'Smart Handpumps' research is the overall winner of the Vice Chancellor's Innovation Award

Oxford's Smart Handpumps' research has been selected as the overall winner in the University's inaugural Vice Chancellor's Innovation Awards, and also won the category for impact in building capacity.

The Vice-Chancellor's Innovation Awards seek to recognise and celebrate high-quality research-led innovation from across Oxford University, and highlight innovations with a commitment to creative and lateral ways of thinking, connecting, problem-solving, and demonstrating real-world application of knowledge.

Led by Profs Rob Hope (Geography) and David Clifton (EngSci) with Patrick Thomson and Dr Achut Manandhar, the interdisciplinary team includes four DPhil researchers including Heloise Greeff and Farah Colchester (EngSci), and Johanna Koehler and Alex Fischer (Geography). The Smart Handpump work combines scientific advances in engineering, policy, development and entrepreneurship which has led to changing national policy in Kenya and establishment of new business models and finance which benefit over 50,000 people with more reliable drinking water in schools, clinics and communities in Bangladesh and Kenya.

Global estimates indicate that around 844 million people are without access to safe drinking water globally. Many of these live in rural areas and rely on groundwater — one of the safer potable forms of water — lifted from groundwater using handpumps. Oxford's new technology addresses the challenges caused by the unreliability of the pumps on which people depend. With neighbouring handpumps being potentially hours away, broken ones often result in people turning to other water sources — such as surface water from rivers or lakes — which may bring significant but avoidable health risks.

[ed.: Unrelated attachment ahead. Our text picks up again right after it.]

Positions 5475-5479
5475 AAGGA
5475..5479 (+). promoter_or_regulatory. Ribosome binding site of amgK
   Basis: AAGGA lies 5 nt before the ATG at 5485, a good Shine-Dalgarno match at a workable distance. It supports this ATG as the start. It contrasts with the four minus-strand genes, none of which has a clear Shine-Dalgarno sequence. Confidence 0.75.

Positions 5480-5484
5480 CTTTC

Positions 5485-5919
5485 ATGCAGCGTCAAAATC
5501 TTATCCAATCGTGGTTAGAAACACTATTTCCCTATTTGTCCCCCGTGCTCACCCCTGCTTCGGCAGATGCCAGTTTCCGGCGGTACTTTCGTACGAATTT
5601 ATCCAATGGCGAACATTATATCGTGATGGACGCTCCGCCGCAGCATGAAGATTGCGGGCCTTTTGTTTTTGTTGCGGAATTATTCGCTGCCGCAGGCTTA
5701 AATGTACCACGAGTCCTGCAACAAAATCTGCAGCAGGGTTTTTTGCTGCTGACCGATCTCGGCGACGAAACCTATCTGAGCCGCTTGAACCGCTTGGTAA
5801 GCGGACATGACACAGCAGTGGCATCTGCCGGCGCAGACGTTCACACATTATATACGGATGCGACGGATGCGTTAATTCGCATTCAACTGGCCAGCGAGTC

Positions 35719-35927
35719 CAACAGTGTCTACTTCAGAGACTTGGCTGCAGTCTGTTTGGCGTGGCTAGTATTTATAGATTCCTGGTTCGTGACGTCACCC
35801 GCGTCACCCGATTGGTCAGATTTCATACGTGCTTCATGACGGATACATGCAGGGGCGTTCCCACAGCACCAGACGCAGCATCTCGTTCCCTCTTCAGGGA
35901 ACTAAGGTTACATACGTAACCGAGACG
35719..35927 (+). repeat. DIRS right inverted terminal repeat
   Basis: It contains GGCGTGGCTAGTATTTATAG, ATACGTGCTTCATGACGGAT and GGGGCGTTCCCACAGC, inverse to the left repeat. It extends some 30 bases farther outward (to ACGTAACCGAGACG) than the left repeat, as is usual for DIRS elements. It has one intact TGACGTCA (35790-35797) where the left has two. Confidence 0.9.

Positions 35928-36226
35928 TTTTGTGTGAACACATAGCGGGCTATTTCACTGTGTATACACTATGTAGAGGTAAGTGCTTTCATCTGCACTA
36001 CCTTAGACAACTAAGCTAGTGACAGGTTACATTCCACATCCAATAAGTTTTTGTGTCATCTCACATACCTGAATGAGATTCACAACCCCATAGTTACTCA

The research has to date received over £3million in competitive research grants from ESRC, NERC, EPSRC, DFID, UNICEF, Fell Fund and the Clarendon Fund. The work has created a vibrant interdisciplinary space for collaboration and execution of research in joint projects. Building from initial advances on data transmission to improve institutional and policy design, more recent work has exploited vibration data from pumping to predict pump failures before they happen, estimate shallow aquifer depth and identify user profiles between men, women and children. Data analytics leading to improved institutional performance in guaranteeing a reliable supply of drinking water has secured new flows of investment to develop more sustainable finance models to contribute to progress for the Sustainable Development Goal of safely-managed drinking for all by 2030.

Commended by the judges, the research was described as "facilitating cross-disciplinary collaboration within and outside of the University, both nationally and internationally" and "resulting in truly meaningful impact".

Commenting on the award, Rob Hope said: "Innovation with societal impact defines the smart handpump work. The Smart Water Systems team is delighted to be recognised by the Vice Chancellor's Innovation award. Our work reflects scientific, institutional, financial and policy advances in Kenya, which are now being translated into other countries.

"The translation of science into policy in Bangladesh and Kenya is accelerating measurable impacts for over 50,000 people in schools, clinics and communities every day, contributing to progress towards a new and sustainable model for delivering safe drinking water for all."

The award was presented to Rob Hope and the team on at a ceremony hosted by the Vice Chancellor at Pembroke College on Thursday 12 July.